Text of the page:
Acting as little more than hired goons for California-based DirecTV, the Royal Canadian Mounted Police (RCMP) have executed search and seizure warrants at dozens of small businesses across Canada that sell `pirate' computer cards for `black market' TV.
All this changed on May 16th, when Mr. Justice John Klebuc of Saskatchewan Queen's Bench ruled that Canadians can legally watch `grey market' or even `black market' satellite television. Industry Canada's propaganda was wrong and the police searches were "excessive and unreasonable". The police have been ordered to return all seized materials, plus pay legal costs of companies that were victimized, like Kerrobert Satellite & Cellular of Saskatchewan.
Other lower court judges have also tossed these satellite cases out of court, but this is the most authoritative ruling yet.
The key laws under scrutiny in the recent case, and cases like it, were sections 9(1)(c) and 10(1)(b) of the Radiocommunication Act, and section 327 of the Criminal Code. In short, these laws make it an offence to "decode an encrypted subscription programming signal", or to "manufacture, import, distribute, lease, offer for sale, sell, install, modify, operate, or possess" (phew!) any device intended for that purpose, unless the lawful distributor of the signal gets paid.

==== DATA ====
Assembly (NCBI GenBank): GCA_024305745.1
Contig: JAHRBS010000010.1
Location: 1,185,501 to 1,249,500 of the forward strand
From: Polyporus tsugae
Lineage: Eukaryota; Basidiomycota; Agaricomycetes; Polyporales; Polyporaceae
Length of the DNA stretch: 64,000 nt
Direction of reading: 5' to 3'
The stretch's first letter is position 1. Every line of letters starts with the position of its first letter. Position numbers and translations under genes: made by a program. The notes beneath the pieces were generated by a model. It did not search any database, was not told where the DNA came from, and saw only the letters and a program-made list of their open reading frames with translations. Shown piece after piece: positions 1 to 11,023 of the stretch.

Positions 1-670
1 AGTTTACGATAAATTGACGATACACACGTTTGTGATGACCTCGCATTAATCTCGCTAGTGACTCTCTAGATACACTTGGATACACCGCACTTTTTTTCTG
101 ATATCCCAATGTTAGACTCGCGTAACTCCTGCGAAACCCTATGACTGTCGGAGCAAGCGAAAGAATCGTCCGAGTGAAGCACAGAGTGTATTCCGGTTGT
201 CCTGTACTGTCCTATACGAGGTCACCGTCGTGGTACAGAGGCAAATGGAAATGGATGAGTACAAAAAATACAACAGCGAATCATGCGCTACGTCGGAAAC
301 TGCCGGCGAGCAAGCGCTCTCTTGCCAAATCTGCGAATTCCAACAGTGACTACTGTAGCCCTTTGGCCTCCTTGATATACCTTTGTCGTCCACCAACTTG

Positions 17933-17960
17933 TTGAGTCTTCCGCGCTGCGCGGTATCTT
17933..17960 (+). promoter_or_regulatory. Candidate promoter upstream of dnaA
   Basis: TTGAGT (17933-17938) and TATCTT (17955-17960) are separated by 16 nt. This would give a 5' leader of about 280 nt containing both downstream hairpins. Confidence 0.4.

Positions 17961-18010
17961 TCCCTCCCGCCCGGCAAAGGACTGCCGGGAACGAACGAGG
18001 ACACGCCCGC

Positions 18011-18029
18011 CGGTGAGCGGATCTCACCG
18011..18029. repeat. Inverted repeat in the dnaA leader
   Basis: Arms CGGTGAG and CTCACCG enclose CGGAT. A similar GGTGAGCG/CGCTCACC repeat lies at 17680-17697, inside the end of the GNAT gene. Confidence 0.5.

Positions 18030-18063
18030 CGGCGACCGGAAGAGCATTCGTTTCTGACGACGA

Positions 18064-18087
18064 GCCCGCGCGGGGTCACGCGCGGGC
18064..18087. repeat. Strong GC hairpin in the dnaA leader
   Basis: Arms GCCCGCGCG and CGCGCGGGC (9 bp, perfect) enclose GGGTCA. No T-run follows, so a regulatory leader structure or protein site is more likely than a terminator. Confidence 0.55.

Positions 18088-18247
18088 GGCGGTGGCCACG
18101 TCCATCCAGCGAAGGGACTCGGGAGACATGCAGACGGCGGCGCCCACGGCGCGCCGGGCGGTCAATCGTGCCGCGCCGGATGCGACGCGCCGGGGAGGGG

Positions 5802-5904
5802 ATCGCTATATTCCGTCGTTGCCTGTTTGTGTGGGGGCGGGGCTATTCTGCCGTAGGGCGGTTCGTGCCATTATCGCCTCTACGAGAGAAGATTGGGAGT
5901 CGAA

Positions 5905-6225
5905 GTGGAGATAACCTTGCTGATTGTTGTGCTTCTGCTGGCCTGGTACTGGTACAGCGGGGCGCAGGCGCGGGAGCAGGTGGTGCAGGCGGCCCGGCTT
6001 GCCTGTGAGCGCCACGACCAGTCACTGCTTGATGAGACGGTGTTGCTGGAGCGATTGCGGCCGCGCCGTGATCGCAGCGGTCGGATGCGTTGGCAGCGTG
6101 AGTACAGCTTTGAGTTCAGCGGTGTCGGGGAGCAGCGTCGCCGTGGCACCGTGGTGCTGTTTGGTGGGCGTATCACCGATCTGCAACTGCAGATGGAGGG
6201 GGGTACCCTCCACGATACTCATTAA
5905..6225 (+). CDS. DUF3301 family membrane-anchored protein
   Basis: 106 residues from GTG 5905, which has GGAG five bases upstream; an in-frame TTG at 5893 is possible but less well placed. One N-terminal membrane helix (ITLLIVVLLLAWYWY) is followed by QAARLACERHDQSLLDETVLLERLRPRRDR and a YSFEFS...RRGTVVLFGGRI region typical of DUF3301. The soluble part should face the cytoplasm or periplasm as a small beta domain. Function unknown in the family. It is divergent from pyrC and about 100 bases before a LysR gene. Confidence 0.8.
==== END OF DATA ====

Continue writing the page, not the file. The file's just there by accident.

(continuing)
DirecTV is not a lawful distributor, since it is not licensed by the CRTC to offer satellite service in Canada.
"That was interpreted by Industry Canada as meaning that if there is no Canadian distributor, then there is an absolute prohibition on receiving the signal", says Ian Angus, the lawyer who successfully argued the case before Judge Klebuc.